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  • By Phillip V. Cruz, Jr.

Bravery in the time of coronavirus: Frontliners fighting fear to confront Covid-19

Photo courtesy of the Office of the Governor/Facebook

Twenty-nine confirmed cases. One death. Guam's number keeps mounting.

“This is war,” Dr. Vincent Akimoto wrote in an email to his colleagues in the health care sector.

“Our island community has been locked down patiently this week waiting for something to happen. All eyes are on our medical community,” Akimoto said, joining the army of warriors who are out fighting the Covid-19.

“Our divisions, our pettiness, our open-mindedness, our kind-heartedness, our beneficence, our competency, our resourcefulness, our courage are all on display. Guam is counting on us. I hope you are all wearing clean underwear,” Akimoto wrote.

Akimoto, a family medicine physician at American Medical Clinic, said as a doctor he has accepted his fate to be on the frontline,“taking care of sick, scared people who are very grateful if I don't turn and run.”

It has been two weeks since the first case on Guam was detected, which has prompted the closing of schools, government agencies and most of Guam’s businesses. People have gone into panic mode, clearing most shelves at grocery stores. People have been repeatedly told to practice social distancing, practice good hygiene, wear a mask, and most importantly, stay home.

But there are many people who hold the front lines against this deadly virus. They are the ones who test and treat people, and they must also be kept in isolation away from their families, in case they happen to get infected with virus. They are our nurses, doctors and other health care professionals who are first responders. Armed with hope, they are on a mission to save the community.

A 36-year-old nurse at the Guam Memorial Hospital, who requested that he be identified only by his initials, APC, has been on the job for eight months. “When Covid-19 started in Guam, I was so scared and I even wanted to quit,” APC confessed.

APC, who lives in Mangilao, attended to the second person who was infected with Covid-19. “My heart was pounding fast when I had to wear the PPE (personal protective equipment) gloves, gown, face shield and surgical cap.”

Teeming with tourists just eight weeks ago, Tumon is now a ghost town, abandoned by tourists since the Covid-19 broke out. Photo by Mar-Vic Cagurangan

He just prayed. He knew he had to help the patient. He took a deep breath, calmed himself and reassured himself he could do it.

He wishes to be home with his family, but they understand this is part of his job. He chooses to go to work because “I made a commitment to be a nurse to help the community.”

APC was worried at first, but he soon understood that it was the whole world against this deadly virus. “We need to stand together against this medical hardship,” he said.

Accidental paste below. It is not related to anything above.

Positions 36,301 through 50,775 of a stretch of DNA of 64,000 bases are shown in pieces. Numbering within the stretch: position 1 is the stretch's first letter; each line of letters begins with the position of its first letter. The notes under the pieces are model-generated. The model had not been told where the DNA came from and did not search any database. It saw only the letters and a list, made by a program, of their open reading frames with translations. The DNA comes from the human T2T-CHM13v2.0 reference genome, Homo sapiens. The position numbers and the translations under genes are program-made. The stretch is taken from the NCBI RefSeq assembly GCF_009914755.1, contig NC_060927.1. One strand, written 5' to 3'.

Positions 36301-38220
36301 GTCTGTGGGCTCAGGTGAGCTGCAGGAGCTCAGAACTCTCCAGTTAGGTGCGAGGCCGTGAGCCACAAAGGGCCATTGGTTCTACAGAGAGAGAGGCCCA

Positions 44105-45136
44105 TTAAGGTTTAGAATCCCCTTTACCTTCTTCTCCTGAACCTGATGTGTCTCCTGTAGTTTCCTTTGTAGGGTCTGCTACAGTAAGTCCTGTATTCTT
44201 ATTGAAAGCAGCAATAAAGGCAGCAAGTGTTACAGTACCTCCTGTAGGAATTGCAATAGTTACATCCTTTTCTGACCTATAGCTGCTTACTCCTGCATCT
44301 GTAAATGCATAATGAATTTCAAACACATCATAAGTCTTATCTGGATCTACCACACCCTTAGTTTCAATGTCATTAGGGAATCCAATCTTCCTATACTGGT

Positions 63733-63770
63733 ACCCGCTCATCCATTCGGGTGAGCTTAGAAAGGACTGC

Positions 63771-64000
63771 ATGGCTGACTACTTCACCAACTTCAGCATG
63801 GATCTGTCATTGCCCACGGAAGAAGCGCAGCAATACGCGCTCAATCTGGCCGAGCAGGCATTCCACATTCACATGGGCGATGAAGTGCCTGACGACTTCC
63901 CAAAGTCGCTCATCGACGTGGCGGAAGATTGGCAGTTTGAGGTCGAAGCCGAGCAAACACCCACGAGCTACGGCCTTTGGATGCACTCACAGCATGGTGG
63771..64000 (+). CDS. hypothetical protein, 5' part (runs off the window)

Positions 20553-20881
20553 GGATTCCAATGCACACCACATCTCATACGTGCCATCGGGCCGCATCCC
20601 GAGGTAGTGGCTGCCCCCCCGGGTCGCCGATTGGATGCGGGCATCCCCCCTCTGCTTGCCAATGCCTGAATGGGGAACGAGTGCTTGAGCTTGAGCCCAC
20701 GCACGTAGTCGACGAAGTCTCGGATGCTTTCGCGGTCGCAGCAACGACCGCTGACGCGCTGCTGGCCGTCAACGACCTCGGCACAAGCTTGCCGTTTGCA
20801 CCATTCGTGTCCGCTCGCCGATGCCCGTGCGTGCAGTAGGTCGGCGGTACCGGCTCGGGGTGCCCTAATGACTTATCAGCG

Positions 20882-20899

He also recognized that he needed to take extreme care of himself. As a nurse, he needs to stay healthy to battle the virus. The more people he helps, the more hopeful the world will be.

He confessed that he is tempted to quit when the job gets overwhelming. But then he remembers to take a step back, calm himself down and then he gets back to work.

Bay T., a 32-year-old nurse from Dededo, is tasked with testing blood samples. Lately, she has been testing blood samples from patients suspected of having Covid-19 infection. “I knew that Covid-19 was coming to Guam,” she said. “It was only a matter of time.”

Bay T. expressed disappointment in Guam leaders, who she said could have done more to prevent the spread of coronavirus. “It is here now, and it is time for us to fight against the virus as a whole community,” she added.

Bay T. is often away from her family and she worries about them. But she recognizes her duty to help the community. “That is what I signed up for,” she said.

While she is able to go home, Bay T. needs to do thorough cleansing before interacting with her family. She would remove her scrubs and spray it completely with Lysol, then she would take a thorough shower.

She worries about contracting the infection, too. But she does her job because someone has to do it.

Eriss Borja, 31, is an Emergency Room technician at GMH, where she has been employed for four years. “I know and I feel that Guam is not prepared for Covid-19,” said Borja, a resident of Dededo.

People at the hospital are working almost 24-hour shifts, Borja said. "We are exhausted, and we want the people to cooperate by practicing social distancing, clean hygiene, and to wear a face mask,” she said.

The GMH staff, Borja added, is working tirelessly to meet the needs of all patients, especially those who have been infected with Covid-19.

“Knowing the symptoms could help you battle virus, and by staying, could help prevent the disease from spreading any further,” Borja added.

As a safety precaution, Borja does not interact with her family at home, noting that their health is of utmost importance. After work, she is able to go home, take a shower and sleep. When she wakes up, she goes back to work. Social distancing begins at home.

Borja said nurses and other health care employees are prophylaxis, a medication to help prevent disease.

She also advises people that thoroughly cleaning the home is another good practice to keep the deadly virus at bay.

“I am not afraid to help treat the infected patients,” Borja said. “We practice protocol in treating them. We are well-trained to handle these situations.”

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